Update: MeTooSTEM board members stand by embattled founder
*Update, 2 March, 3:55 p.m.: The executive board of MeTooSTEM is standing behind the organization’s embattled leader, BethAnn McLaughlin, according to a statement provided to ScienceInsider today:
The Executive Board of MeTooSTEM … met on February 26th and discussed:
- continuing services developed over the last year which have served hundreds of clients with free legal consultations, care and safety packages and assistance with federal agency filings in cases of sexual misconduct and
- mechanisms to develop the organizational structure and promote the long term stability of the organization. The Board also asked Dr. BethAnn McLaughlin to continue to serve in a leadership position.
“I’m heartened by the board’s response and deeply committed to providing better resources for people who are really struggling in this space,” McLaughlin said in an interview today. “Our services have continued uninterrupted. All of our clients have gotten anything they requested.”
The board includes Nobel laureate Carol Greider, a biologist at Johns Hopkins University, and Vicki Lundblad, a National Academy of Sciences member who was one of three senior women who sued the Salk Institute for Biological Studies for gender discrimination in 2017. (Her case was settled out of court.) A third board member is McLaughlin’s brother, John. Here is our previous story, from 24 February:
The prominent nonprofit group MeTooSTEM appears to be imploding amid resignations and accusations of bullying by founder BethAnn McLaughlin. Critics, many of whom are antiharassment advocates, say she has sidelined people of color and bullied volunteers, activists, and fellow leaders both at the nonprofit and outside of it. Two of the organization’s leaders resigned last week, 1 week after writing to the group’s board asking it to remove McLaughlin. In 2018, then-neuroscientist McLaughlin founded the group to support survivors of sexual harassment in science.
“I believe that MeTooSTEM is beyond salvaging as an organization,” Angela Rasmussen, a virologist at Columbia University and a former member of the group’s leadership team, wrote to the board in a 21 February resignation letter.
“We will not support an organization whose leader uses the same tactics as the abusers we are fighting against to promote white supremacy, shame, victim blaming, and dismissal. We urge BethAnn to be publicly accountable for her actions and apologize to those who are hurting badly as a result,” Rasmussen and Teresa Swanson, a science communicator based in Seattle, said in a joint statement provided to Science. Swanson, who was a leadership team member, also resigned on 21 February.
In a telephone interview today, McLaughlin said of her critics who resigned and others who have called her out on Twitter: “I’m really sorry they’re hurting. I know they’re not lying. I care deeply, but I cannot fix that problem.”
She added: “If you are able to show me a person who says: ‘She [McLaughlin] wouldn’t file a FOIA [freedom of information act] for me, she wouldn’t find a lawyer that helped me,’ you let me know. But to the extent that we cannot tolerate strong women … I think there are a lot of people that feel uncomfortable and they should get used to it.”
Of the bullying charges, she added: “If they consider me saying: ‘You can’t show up to an event until you have trained as a sexual assault survivor advocate’—if they consider that bullying, then so be it. … I consider it safety.”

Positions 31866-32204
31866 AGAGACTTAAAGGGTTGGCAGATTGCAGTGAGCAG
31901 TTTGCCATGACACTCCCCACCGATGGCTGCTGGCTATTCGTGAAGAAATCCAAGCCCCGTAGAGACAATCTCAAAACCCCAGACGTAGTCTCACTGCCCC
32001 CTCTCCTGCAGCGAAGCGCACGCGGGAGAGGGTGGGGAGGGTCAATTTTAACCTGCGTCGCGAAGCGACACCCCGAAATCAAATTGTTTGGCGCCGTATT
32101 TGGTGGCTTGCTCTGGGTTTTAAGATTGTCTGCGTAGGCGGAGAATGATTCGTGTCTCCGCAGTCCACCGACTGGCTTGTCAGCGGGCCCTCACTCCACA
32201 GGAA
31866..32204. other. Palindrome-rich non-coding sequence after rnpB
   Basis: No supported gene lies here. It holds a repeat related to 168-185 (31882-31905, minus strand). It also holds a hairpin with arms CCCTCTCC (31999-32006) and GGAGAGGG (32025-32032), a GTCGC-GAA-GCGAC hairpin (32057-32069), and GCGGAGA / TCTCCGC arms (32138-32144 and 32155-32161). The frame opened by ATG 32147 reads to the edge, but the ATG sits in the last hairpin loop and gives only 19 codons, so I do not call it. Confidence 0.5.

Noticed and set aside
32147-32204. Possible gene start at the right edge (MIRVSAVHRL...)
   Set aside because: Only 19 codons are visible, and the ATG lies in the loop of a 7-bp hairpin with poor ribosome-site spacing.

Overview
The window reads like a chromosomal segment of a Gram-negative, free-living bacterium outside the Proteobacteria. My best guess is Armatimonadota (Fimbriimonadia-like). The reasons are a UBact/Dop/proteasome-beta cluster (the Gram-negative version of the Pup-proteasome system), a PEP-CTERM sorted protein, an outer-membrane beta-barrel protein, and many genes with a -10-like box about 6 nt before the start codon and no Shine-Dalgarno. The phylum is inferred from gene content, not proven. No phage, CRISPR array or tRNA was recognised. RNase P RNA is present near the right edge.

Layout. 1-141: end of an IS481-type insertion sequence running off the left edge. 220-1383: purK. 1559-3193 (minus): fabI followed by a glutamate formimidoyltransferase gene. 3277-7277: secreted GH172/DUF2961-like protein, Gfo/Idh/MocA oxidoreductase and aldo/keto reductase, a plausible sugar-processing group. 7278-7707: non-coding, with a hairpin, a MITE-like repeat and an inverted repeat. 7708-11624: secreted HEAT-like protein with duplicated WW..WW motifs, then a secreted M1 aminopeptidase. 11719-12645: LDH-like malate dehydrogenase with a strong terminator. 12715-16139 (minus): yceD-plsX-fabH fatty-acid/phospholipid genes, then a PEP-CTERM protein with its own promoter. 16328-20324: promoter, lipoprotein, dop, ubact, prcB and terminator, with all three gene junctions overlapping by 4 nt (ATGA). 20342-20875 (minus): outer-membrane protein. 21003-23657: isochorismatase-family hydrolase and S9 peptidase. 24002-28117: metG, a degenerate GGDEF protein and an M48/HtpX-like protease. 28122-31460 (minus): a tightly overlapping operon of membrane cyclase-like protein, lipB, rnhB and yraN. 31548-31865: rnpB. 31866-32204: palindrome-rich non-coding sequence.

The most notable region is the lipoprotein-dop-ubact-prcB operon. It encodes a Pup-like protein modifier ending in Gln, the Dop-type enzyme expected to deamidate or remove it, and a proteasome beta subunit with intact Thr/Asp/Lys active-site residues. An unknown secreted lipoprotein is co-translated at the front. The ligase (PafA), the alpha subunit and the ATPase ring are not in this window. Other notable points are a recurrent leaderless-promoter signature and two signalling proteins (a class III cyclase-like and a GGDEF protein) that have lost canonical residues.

This is not the first time McLaughlin’s management style has prompted resignations. In April 2019, two women of color alleged that McLaughlin was dismissive of their concerns and voices, and they resigned from the organization’s leadership team. Several white women have also previously resigned.
Jaedyn Ruli (they are using their middle name instead of their last name for privacy reasons), 23, a 2019 biology and environmental sciences graduate of Binghamton University, resigned on 19 February after volunteering for MeTooSTEM since November 2019. “I left because I saw no future for MeTooSTEM that represented inclusivity or equity,” says Ruli, a Chinese American who last month clashed with McLaughlin over whether reporting to police was safe for victims of sexual harassment. Ruli wrote in a 20 February letter to MeTooSTEM’s board of directors: “I feel an intense amount of fear and distress being remotely associated with BethAnn McLaughlin,” adding that there was a “dire need” to replace McLaughlin.
Currently, the MeTooSTEM website lists one leader, McLaughlin, and one volunteer. According to McLaughlin, the organization has relied on a GoFundMe campaign that raised about $70,000, as well as most of the $63,000 after taxes that McLaughlin won from an activism prize. With these funds, the organization has provided stipends to some volunteers, offset legal fees for sexual harassment survivors, and sent out safety packages including whistles and home video cameras to those under threat. The organization also received a small initial grant from the Howard Hughes Medical Institute. McLaughlin says she pays herself nothing.
MeTooSTEM board member and Nobel laureate Carol Greider of Johns Hopkins University wrote in an emailed statement: “The Board members all individually let the leadership members of MeTooSTEM, who contacted us, know that we had received their e-mails. We told them we were digesting their many concerns. We scheduled a phone call to discuss the issues with Board members [this] week.”
Just 1 year ago, McLaughlin was a leading voice against sexual harassment in science. She had recently launched MeTooSTEM and shared a high-profile “Disobedience” award from the Massachusetts Institute of Technology’s Media Lab even as she fought her own tenure battle at Vanderbilt University. She was denied tenure and left the university in July 2019, after reaching an undisclosed legal settlement with Vanderbilt.